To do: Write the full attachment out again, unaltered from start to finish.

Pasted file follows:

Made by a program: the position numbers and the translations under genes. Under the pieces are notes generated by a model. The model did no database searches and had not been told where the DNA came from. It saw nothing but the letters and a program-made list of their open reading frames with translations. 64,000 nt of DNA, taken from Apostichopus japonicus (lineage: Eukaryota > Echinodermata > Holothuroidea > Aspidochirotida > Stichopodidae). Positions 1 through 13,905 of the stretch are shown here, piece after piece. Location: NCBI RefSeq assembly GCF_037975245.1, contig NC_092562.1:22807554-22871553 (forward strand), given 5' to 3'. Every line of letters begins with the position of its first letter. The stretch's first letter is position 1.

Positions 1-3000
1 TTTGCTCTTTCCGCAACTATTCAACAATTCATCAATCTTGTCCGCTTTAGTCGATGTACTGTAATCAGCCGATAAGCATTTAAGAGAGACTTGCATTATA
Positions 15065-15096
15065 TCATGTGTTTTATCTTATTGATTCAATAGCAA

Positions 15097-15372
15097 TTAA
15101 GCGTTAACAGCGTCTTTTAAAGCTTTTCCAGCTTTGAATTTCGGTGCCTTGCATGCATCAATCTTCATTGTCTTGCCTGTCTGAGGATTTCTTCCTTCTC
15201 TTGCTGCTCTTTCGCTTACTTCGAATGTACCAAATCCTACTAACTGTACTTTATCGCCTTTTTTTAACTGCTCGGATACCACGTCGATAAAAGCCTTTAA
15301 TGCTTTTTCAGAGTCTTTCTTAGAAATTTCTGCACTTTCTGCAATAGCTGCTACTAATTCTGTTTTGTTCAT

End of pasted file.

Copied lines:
Made by a program: the position numbers and the translations under genes. Under the pieces are notes generated by a model. The model did no database searches and had not been told where the DNA came from. It saw nothing but the letters and a program-made list of their open reading frames with translations. 64,000 nt of DNA, taken from Apostichopus japonicus (lineage: Eukaryota > Echinodermata > Holothuroidea > Aspidochirotida > Stichopodidae). Positions 1 through 13,905 of the stretch are shown here, piece after piece. Location: NCBI RefSeq assembly GCF_037975245.1, contig NC_092562.1:22807554-22871553 (forward strand), given 5' to 3'. Every line of letters begins with the position of its first letter. The stretch's first letter is position 1.

Positions 1-3000
1 TTTGCTCTTTCCGCAACTATTCAACAATTCATCAATCTTGTCCGCTTTAGTCGATGTACTGTAATCAGCCGATAAGCATTTAAGAGAGACTTGCATTATA
Positions 15065-15096
15065 TCATGTGTTTTATCTTATTGATTCAATAGCAA

Positions 15097-15372
15097 TTAA
15101 GCGTTAACAGCGTCTTTTAAAGCTTTTCCAGCTTTGAATTTCGGTGCCTTGCATGCATCAATCTTCATTGTCTTGCCTGTCTGAGGATTTCTTCCTTCTC
15201 TTGCTGCTCTTTCGCTTACTTCGAATGTACCAAATCCTACTAACTGTACTTTATCGCCTTTTTTTAACTGCTCGGATACCACGTCGATAAAAGCCTTTAA
15301 TGCTTTTTCAGAGTCTTTCTTAGAAATTTCTGCACTTTCTGCAATAGCTGCTACTAATTCTGTTTTGTTCAT